Wednesday, September 4, 2013

From a Kid's Eye View

The giggles of a five-year-old are infectious. And the things that tickle them tickle us. I can't help but share the latest, most favorite ticklers of the five-year-old in our family--which, in this case, are these two jokes:

"What did the boy octopus say to the girl octopus?"

"I want to hold your hand, hand, hand, hand, hand, hand, hand, hand."


"Why is 6 afraid of 7?"

"Because 7-8-9."

Can't you just hear the giggles?

Oh, and one of her (she's our oldest granddaughter btw) favorite stories? Well, Grandpa started it all by entertaining the kids with story after story. The made-up tales always started the same: "Once upon a time Angelica Bellica Boo and Grampsy Gramps (and of course Little A, Little Nick, and later Little C) decided to..." (fill in the blank)--and off they'd go on another adventure. In each story they did something different: explore the creek, climb a tree, go to the circus, eat Grampsy Gramp's chocolate bread. And as these kinds of stories were pretty predictable, the ending was always the same: "The End."

Well, the day came when Angelica Bellica Boo decided she wanted to tell a story. This is how it went. "Grandpa," she said, "I have a story to tell. Are you ready? 'Once upon a time. The End.'"

That's it. Six words. Six simple little words. But to a five-year old, six of the funniest words you ever heard. We loved how her own little joke tickled her.

Imagine our surprise then when we learned there is actually a book out there by that title. Once Upon a Time, The End, by Geoffrey Kloske. From BookList:

"'Is there a pea under your bed?/then what's your excuse?/Go to bed.' Reading at bedtime to his kid, who refuses to fall asleep, a desperate dad shortens the old stories, twists the nursery rhymes, and adds his own messages ('Why are you still awake?') in hilarious, short, fractured fairy tales and verse."

That's the gist of the book, but in our case the five-year old couldn't get past the title when we saw the book on the library shelf. "Once upon a time, the end?? We have to take this book to Grandpa!"

And so we did.

And the fun continues.

Writing books for children? Do you get a chance to get down on their level to see what makes them tick? Or giggle, as the case may be? It's good exercise!

Any kids tickle your funny bone lately?


  1. Absolutely! All four of my grandchildren continue to delight me in so many ways. As a matter of fact, my current WIP has a stuffed animal character based on one we "made up" at the dinner table one night!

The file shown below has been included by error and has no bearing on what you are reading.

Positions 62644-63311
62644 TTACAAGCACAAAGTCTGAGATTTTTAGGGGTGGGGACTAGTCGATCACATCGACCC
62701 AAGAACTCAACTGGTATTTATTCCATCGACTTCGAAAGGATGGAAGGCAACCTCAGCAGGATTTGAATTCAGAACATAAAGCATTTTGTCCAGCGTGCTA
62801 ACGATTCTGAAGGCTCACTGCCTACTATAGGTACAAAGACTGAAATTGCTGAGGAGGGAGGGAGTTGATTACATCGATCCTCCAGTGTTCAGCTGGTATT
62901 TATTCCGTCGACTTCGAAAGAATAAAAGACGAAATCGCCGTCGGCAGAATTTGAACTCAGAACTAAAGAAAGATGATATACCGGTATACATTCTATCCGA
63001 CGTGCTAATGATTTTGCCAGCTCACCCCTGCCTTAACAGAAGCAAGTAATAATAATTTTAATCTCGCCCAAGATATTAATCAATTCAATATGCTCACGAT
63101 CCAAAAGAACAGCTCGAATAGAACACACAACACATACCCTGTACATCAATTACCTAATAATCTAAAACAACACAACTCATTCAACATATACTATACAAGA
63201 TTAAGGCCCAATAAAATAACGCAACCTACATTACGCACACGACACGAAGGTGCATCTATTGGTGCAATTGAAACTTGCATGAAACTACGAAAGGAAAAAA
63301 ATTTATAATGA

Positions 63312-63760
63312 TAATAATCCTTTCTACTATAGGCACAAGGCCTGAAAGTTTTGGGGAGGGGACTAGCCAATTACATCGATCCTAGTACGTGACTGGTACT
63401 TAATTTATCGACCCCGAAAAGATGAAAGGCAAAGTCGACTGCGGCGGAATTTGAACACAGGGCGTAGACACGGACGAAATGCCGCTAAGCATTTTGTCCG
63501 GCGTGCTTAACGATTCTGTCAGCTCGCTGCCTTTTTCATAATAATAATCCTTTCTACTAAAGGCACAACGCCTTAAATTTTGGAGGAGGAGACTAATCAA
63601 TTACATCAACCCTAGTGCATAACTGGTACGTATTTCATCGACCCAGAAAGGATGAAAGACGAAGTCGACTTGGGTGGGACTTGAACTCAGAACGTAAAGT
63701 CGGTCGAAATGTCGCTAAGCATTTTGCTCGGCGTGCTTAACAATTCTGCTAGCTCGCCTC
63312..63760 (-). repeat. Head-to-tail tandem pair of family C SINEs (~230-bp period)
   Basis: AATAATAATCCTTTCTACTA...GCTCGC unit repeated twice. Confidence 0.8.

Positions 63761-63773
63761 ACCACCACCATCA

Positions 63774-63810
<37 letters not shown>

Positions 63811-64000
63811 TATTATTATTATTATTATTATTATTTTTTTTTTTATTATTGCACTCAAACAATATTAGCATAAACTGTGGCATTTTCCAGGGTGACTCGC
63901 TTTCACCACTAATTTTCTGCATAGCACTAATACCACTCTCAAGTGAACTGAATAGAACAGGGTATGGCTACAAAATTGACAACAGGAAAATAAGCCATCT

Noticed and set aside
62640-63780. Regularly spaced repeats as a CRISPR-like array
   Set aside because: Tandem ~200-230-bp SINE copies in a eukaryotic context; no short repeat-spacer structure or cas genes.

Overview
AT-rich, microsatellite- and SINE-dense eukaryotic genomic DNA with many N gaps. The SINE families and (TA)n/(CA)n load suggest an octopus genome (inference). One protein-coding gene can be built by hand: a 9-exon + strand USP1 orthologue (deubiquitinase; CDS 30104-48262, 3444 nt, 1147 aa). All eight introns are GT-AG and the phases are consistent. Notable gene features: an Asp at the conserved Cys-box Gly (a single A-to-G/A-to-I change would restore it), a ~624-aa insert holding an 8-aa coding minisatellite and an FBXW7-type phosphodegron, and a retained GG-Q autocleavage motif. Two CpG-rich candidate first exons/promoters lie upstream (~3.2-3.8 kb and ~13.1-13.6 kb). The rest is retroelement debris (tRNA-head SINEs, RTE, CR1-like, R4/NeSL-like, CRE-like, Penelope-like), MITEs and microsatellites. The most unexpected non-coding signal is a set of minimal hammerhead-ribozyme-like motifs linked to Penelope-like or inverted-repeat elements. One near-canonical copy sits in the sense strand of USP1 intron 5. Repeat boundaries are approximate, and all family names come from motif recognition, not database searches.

1. Peggy--fantastic! Making up stories with your grandchildren is such a gift to them. And keep us up to date on the progress of this WIP. Hope it goes to print so the kids can hold it in their hands :-)

  2. My 6 and 9 year-old grandkids, brother and sister, get into such giggles about knock-knock jokes.

    When I was first a children's librarian (before I'd had grandkids), it was quite the learning experience to reduce, reduce, reduce, my thoughts until they were at a 2-5 year-old level. Then I got so used to it, that I sometimes wonder if I'm not talking adult enough with adults.

    When I had magicians perform for the kids, it was always the small, simple, hiding tricks that, as the magicians say, "play big" with young kids.

    1. Cathy, I always enjoy your insights into the library world :-) And it's neat how you've had lots of hands-on experiences with kids that give you insight into what makes them tick. Along with watching your grandkids grow up, of course. You have great writing material to draw from! And I wouldn't worry about not talking "adult" enough with adults. We should all keep a touch of the kid in us, don't you think?

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  4. Love the picture in this post! You are going to have to share your story about Mr. Mosey kept on jogging with Angelica. Can you imagine how excited she will be to see Grandma's story in a real magazine??? Now Adrian loves the stories with Grandpa too.
    I don't write the stories but I do love to read them. So much so that we did 'storytime' in my college classes this week in Spanish. Don't think they loved it as much as I did, but oh well!

  5. Yes, I need to get that Children's Playmate story out, don't I? Along with a poem that was published oh, so many years ago. Just remind me :-)

    And your love for stories is contagious. You've introduced so many great ones to both your kids and your student "kids." It's a wonderful thing to see!